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IAUC 6157: 1995J; AL Com

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                                                  Circular No. 6157
Central Bureau for Astronomical Telegrams
Postal Address: Central Bureau for Astronomical Telegrams
Smithsonian Astrophysical Observatory, Cambridge, MA 02138, U.S.A.
IAUSUBS@CFA.HARVARD.EDU or FAX 617-495-7231 (subscriptions)
Phone 617-495-7244/7440/7444     TWX 710-320-6842 ASTROGRAM CAM

     W. Johnson, Anza, CA, reports his discovery of an apparent
supernova located about 30" east and 30" north of the center of NGC
4512 (R.A. = 12h32m.6, Decl. = +63o54', equinox 2000.0); the
unfiltered CCD magnitude of SN 1995J on the two discovery frames,
taken on Apr. 4.45 and 4.46 UT, is about 16.5.  Nothing appears at
this position on the CCD Atlas of Deep Sky Objects (Buil and
Thouvenot 1991, Sky Publ.), though there is a foreground star of
mag about 16 located about 10" west and 25" south of the galaxy's
center.  P. Garnavich, P. Challis, and R. Kirshner, Center for
Astrophysics, report that an image taken by R. Jansen at the 1.2-m
telescope on Mt. Hopkins on Apr. 7.2 clearly shows a new star
(Johnson R magnitude 16.4 +/- 0.1) at the position reported by
Johnson; no object appears on the Palomar sky survey prints at that

     J. Patterson, Department of Astronomy, Columbia University,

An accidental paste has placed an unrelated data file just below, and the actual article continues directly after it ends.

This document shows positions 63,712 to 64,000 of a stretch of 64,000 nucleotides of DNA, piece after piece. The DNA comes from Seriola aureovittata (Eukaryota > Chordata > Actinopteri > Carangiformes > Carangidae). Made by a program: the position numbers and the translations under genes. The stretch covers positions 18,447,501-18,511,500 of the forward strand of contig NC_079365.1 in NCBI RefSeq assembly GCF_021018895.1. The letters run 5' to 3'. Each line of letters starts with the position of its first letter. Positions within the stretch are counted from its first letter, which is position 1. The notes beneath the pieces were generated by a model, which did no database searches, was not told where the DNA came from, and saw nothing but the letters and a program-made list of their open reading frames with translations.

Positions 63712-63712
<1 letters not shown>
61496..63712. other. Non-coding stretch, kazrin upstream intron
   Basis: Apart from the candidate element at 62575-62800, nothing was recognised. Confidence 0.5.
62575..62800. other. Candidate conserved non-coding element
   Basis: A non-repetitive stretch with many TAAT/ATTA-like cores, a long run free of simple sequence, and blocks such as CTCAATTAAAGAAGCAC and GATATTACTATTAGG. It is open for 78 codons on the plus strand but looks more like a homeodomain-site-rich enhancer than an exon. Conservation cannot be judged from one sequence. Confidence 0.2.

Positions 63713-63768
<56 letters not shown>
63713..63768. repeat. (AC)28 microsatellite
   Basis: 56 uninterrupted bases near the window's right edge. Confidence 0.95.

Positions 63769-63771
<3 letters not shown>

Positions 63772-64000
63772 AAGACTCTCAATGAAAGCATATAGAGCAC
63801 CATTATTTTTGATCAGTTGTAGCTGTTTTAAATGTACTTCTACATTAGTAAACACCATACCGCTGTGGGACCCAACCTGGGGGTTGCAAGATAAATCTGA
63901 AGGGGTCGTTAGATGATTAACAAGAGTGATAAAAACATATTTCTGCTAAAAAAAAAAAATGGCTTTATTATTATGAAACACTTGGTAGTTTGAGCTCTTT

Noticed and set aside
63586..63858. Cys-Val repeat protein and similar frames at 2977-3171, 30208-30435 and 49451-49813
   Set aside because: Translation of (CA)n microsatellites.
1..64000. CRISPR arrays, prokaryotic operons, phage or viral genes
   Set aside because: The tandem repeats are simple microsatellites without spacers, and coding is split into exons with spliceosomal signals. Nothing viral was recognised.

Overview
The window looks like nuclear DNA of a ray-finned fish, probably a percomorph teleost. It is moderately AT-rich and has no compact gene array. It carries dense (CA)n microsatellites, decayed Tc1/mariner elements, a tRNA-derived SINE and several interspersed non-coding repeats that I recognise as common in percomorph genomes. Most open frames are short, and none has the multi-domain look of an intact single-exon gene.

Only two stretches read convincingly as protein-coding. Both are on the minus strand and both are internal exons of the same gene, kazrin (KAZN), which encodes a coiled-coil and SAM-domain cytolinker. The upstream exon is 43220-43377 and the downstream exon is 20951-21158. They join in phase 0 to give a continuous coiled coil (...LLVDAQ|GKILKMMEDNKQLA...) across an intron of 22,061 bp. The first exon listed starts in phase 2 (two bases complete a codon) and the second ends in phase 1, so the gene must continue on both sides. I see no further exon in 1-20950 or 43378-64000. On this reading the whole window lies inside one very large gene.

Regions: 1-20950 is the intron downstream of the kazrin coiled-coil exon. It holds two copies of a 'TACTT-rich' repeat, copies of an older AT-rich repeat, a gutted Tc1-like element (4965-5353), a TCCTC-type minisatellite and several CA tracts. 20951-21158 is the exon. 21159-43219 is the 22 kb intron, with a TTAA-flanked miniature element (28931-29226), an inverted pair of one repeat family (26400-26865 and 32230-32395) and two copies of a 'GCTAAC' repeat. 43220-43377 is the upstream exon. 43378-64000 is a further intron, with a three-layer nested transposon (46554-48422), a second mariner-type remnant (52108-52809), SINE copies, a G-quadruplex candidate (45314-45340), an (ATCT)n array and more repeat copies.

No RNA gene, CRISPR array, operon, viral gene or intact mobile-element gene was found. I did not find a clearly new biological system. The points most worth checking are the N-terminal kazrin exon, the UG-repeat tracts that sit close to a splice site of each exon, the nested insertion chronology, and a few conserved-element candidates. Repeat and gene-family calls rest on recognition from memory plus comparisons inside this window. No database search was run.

communicates:  "Photometry of AL Com on Apr. 5/6 by D. Harvey,
Center for Basement Astrophysics-West, reveals periodic waves of
period 81.8 +/- 1.4 min, with substantial power also at the first
and second harmonics.  These are likely to be some version of
'superhumps'.  The amplitude was 0.1 mag, but may grow in the days
to come.  The waveform was highly variable and suggested the
possibility of multiple (noncommensurate) periods.  Finding the
correct periodic structure in these cases depends crucially on
amassing a dense data stream, and we eagerly seek collaboration
with observers who can contribute time-series photometry of this
star (V-band or unfiltered).  I can be reached at telephone
212-854-3276 (U.S.A.) or via e-mail at jop@carmen.phys.columbia.edu."
     J. A. DeYoung, U.S. Naval Observatory, reports:  "Time-resolved
Kron-Cousins I-band photometry of AL Com with the 0.61-m USNO
reflector in Washington, DC, on Apr. 6.010-6.094 and 7.016-7.158 UT
shows a modulation consistent with a period of 81.2 min.  A linear
least-squares fit to the five available minima gives the following
HJD ephemeris for minimum phase:  2449813.527 (+/-0.002) + 0.0564
(+/-0.0001)E.  The peak-to-peak amplitudes on Apr. 6 and 7 were
0.11 +/- 0.02 and 0.06 +/- 0.02 mag, respectively.  In addition,
there is phase-repeatable structure in the light curves."

1995 April 7                   (6157)            Daniel W. E. Green

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